Judging by the market reaction to Celgene's (CELG) third-quarter results, you'd think one of the Four Horsemen of the Apocalypse just rode down Wall Street. Or maybe two of them did.
Celgene missed revenue expectations. The biotech reduced its full-year 2017 outlook. It lowered its 2020 projections.
All of that was bad news, for sure, but it would make a lot of sense for investors selling Celgene stock like it was radioactive to stop and take a deep breath. Instead of panicking, I recommend paying close attention to one thing stated by Celgene's management in the company's third-quarter conference call.
Celgene's conference call included the executives you would expect to participate: CEO Mark Alles, CFO Peter Kellogg, COO Scott Smith, inflammation and immunology president Terrie Curran, and hematology/oncology president Nadim Ahmed. The call also included Robert Hugin. He is currently Celgene's executive chairman, but Hugin joined the company back in 1999 as CFO and served as CEO for nearly six years prior to passing the baton to Alles.
Bob Hugin didn't say a whole lot during the call, but there's one statement he made that everyone who follows Celgene needs to ponder. One analyst noted that Celgene's market cap has dropped by around one-third in the last three weeks and asked what the company planned to do in response. A couple of top executives answered first, but then Hugin chimed in.
He started out by reminding the analysts on the call that the biopharmaceutical industry is volatile. Hugin then focused on Celgene's history, stating that "we have had significant ups and downs," adding that "it's part of the business cycle we're involved in."
What Hugin said next is vital for any investor in any company: "It's important to put things into perspective." He then added that Celgene has "an incredibly bright future" with a "broad pipeline and market-leading top-line and bottom-line growth" along with a great executive team.
To those comments, I say, "Preach on, Bob." Every word he said is true, in my opinion. But the market is treating Celgene stock like the biotech is facing ginormous problems. I don't think that's the case.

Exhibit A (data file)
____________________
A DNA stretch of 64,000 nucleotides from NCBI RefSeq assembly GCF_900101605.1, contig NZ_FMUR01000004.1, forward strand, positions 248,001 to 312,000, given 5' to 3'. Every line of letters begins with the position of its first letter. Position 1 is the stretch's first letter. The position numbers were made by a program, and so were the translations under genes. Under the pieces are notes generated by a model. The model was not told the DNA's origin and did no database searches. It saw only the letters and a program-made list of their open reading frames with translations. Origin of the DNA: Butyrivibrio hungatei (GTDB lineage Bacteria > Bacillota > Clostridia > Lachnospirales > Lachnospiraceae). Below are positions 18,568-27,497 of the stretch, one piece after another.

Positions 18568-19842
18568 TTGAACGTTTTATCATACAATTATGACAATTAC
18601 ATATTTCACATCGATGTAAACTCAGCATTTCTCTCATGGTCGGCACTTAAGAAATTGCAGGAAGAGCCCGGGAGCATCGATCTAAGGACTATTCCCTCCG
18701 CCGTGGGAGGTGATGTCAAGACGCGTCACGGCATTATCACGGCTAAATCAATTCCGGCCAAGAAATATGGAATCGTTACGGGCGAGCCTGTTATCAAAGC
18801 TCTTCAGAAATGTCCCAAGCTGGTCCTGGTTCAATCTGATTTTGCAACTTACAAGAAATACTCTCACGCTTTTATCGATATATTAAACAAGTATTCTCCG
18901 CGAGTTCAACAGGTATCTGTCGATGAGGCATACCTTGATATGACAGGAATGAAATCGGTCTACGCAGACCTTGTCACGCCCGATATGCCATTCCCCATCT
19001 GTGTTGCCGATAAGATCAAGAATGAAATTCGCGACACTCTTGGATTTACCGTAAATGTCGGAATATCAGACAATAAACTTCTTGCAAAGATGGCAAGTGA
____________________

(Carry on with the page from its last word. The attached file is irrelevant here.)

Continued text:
About those numbers
Let's look at the numbers that rattled the market so much. Celgene reported third-quarter revenue of $3.28 billion, up 11% year over year. That was roughly $140 million below the consensus analyst estimate. The company previously projected full-year revenue between $13 billion and $13.4 billion, but now expects 2017 revenue at the low end of that range.
These disappointing results stemmed primarily from headwinds for Otezla. One challenge for the autoimmune-disease drug is that Celgene's pricing was lower because of gross-to-net adjustments in contracts implemented this year. The company also experienced difficulties with payers restricting market access. As a result, Celgene now thinks full-year 2017 sales for Otezla will be around $1.25 billion instead of between $1.5 billion and $1.7 billion, as previously anticipated.
Then there were the longer-range projections. Celgene now expects total net net product sales of between $19 billion and $20 billion in 2020, down from a $20 billion estimate made back in 2015. Adjusted diluted earnings per share in 2020 is projected to be $12.50 or higher compared to the 2015 projection of $13.
Acknowledgement of changing market dynamics for Otezla was part of the downward change to the 2020 outlook. The failure of GED-0301 in a late-stage study targeting Crohn's disease was another. Sales expectations for Celgene's solid tumor drug Abraxane dropped around $1 billion, as well.
Now for the reality check. Celgene beat earnings expectations in the third quarter. The company is still on track to grow revenue by a compounded annual growth rate of 14.5% through 2020. Adjusted earnings per share is on pace to grow by 19.5% annually. Sales for Revlimid and Pomalyst remain solid. Celgene has a long list of very promising pipeline candidates, including ozanimod, luspatercept, bb2121, and marizomib.
Over the last few weeks, Celgene's market cap has plunged around $40 billion. The GED-0301 failure was disappointing, as were the downward revisions. But Bob Hugin was exactly right: Put things into perspective.
Just ask Warren Buffett
If you don't want to listen to Bob Hugin, try Warren Buffett. My colleague Matthew Frankel pulled together several gems from Buffett's 2017 letter to shareholders. They're all worth reading, but here's one that I think is especially relevant: "First, widespread fear is your friend as an investor, because it serves up bargain purchases. Second, personal fear is your enemy."
There's a lot of widespread fear about Celgene right now. As a result, the stock trades at only 11 times expected earnings. You could panic, but as Buffett said, your own fear is your worst enemy. Instead, buying Celgene stock is the smartest thing to do right now, in my view.
Keep a long-term perspective and take advantage of a great buying opportunity that now exists. You just might make a nice profit listening to Hugin and Buffett.